CAR Christians stage pro-France protest, 1 killed

Scores of Christians staged a pro-France protest near the airport in Bangui, capital of the troubled Central African Republic.

BANGUI

Scores of Christians on Monday staged a pro-France protest near the airport in Bangui, capital of the troubled Central African Republic (CAR).

One person was killed when the demonstration was fired upon.

Shots were fired when Chadian soldiers, part of an African peacekeeping force, drove past in two pick-up trucks.

According to an Anadolu Agency reporter at the scene, the shots had emanated from the Chadian vehicles as they had rounded a corner.

It was not clear whether just one soldier – or a number of soldiers – had opened fire, according to the reporter.

When contacted by AA, a general of the Chadian peacekeeping force declined to comment on the incident and hung up the phone.

The shooting left one man lying on the floor bleeding as French troops that were present tried to help him.

He was carried away but died shortly afterward.

The shooting occurred near a French military checkpoint located close to the airport.

Following the incident, panic ensued, with people running in different directions.

Taken by surprise, the French forces urged protesters to remain calm.

The crowd was seized by hysteria, however, with French troops struggling to keep protesters back.

French troops fired into the air to try and keep the protestors back.

Additional French troops were eventually brought in to secure the area.

Some of the protesters had carried placards bearing anti-Chad slogans.

“We Central Africans say: ‘yes’ to disarmament, ‘yes’ to the Sangari operation, ‘no’ to the Chadian military,” one of them read.

Protesters also demanded the resignation of the country’s incumbent Muslim president.

The protest came one day after CAR Muslim staged mass demonstrations in the capital against French intervention, accusing French troops of anti-Muslim bias.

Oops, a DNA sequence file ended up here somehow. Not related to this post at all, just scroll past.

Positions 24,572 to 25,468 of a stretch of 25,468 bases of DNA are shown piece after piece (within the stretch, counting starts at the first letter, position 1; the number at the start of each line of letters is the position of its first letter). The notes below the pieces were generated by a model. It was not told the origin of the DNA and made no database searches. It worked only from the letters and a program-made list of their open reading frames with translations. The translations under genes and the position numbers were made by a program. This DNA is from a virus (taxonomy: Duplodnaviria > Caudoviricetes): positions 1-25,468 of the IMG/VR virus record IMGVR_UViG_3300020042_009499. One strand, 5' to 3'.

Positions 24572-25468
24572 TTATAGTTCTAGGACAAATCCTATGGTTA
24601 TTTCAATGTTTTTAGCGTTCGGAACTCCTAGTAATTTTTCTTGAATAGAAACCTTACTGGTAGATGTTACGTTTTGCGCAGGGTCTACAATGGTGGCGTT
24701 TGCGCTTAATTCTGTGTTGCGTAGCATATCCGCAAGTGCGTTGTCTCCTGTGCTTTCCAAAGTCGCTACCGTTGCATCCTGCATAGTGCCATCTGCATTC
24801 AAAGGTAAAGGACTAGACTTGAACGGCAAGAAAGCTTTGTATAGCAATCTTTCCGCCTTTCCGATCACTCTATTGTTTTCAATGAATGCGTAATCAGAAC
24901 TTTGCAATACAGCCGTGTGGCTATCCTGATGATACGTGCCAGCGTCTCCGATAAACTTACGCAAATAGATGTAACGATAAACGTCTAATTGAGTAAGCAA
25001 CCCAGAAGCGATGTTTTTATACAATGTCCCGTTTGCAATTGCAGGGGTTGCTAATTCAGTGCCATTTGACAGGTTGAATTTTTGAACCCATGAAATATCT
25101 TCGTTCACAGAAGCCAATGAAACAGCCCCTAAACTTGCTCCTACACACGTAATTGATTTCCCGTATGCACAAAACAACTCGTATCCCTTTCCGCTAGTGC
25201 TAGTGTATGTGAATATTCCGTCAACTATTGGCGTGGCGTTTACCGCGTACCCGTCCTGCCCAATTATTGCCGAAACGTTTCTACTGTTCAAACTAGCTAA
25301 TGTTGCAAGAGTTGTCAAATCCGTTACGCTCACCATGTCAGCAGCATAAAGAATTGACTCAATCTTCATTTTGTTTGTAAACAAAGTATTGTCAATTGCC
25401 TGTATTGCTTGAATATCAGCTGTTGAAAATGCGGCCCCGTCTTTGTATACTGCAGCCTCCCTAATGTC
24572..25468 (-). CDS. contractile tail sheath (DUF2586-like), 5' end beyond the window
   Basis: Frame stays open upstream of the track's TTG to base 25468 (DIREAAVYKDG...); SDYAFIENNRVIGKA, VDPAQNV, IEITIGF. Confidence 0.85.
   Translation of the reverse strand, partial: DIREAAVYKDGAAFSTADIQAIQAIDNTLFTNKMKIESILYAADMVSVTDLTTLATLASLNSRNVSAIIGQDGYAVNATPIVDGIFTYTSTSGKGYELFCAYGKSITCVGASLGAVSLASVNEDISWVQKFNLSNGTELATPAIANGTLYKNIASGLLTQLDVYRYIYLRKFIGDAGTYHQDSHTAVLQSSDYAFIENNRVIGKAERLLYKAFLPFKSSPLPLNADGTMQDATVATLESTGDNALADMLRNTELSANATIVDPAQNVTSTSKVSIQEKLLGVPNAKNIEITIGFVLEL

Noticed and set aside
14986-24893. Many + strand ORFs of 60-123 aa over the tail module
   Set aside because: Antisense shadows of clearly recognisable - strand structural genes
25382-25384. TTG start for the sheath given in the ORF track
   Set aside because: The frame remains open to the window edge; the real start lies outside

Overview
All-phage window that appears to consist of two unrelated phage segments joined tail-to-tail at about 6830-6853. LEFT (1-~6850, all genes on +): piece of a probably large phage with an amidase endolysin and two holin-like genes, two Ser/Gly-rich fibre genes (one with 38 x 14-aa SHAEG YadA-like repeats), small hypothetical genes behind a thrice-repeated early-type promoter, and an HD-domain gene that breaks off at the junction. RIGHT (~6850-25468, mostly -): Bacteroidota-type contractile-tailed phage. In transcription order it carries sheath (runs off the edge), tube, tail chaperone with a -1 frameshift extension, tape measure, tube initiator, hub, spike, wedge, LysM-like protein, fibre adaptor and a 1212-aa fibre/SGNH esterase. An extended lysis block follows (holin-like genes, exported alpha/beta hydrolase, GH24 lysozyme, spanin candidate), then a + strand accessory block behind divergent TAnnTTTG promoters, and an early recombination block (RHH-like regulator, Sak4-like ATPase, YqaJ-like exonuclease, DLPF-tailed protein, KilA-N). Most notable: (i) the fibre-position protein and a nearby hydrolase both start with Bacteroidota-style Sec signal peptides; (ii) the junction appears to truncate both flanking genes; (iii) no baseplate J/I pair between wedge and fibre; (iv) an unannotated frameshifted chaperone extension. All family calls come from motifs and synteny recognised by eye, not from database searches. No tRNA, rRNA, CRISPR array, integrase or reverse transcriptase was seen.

On Sunday, Muslim representatives gave French troops in the country a one-week ultimatum to end what they described as French support for the self-styled anti-balaka Christian militias.

They threatened a Muslim rebellion against the French and the partition of the country into a Muslim north and a Christian south.

CAR, a mineral-rich landlocked country, descended into anarchy in March, when Seleka rebels – said to be mostly Muslims – ousted Christian president François Bozize, who had assumed power in a 2003 coup.

France has deployed nearly 1,600 troops in the country under a UN mandate to restore security in its former colony.

– CAR minister accuses France of ‘arming’ Christian militia

A government minister in the troubled Central African Republic (CAR) has accused France, the country’s former colonizer, of arming Christian militias accused of perpetrating atrocities against local Muslim communities.

“The French are now siding with the anti-balaka,” General Mahamat Nouradine Adam, minister of state for security, told Anadolu Agency in an exclusive interview.

“They’re providing them with arms, food, medicine and uniforms,” he charged. “They now have new guns.”

CAR, a mineral-rich landlocked country, descended into anarchy in March, when Seleka rebels – said to be mostly Muslims – ousted Christian president François Bozize, who had assumed power in a 2003 coup.

The months since have seen the emergence of self-styled “anti-balaka” Christian militias.

In a Thursday report, Human Rights Watch (HRW) described the anti-balaka as “local vigilantes and soldiers loyal to the previous government.”

In its report, HRW asserted that the Christian militia had perpetrated a number of recent “atrocities” against local Muslim communities, including the murder of several hundred Muslims and the burning of their homes and mosques.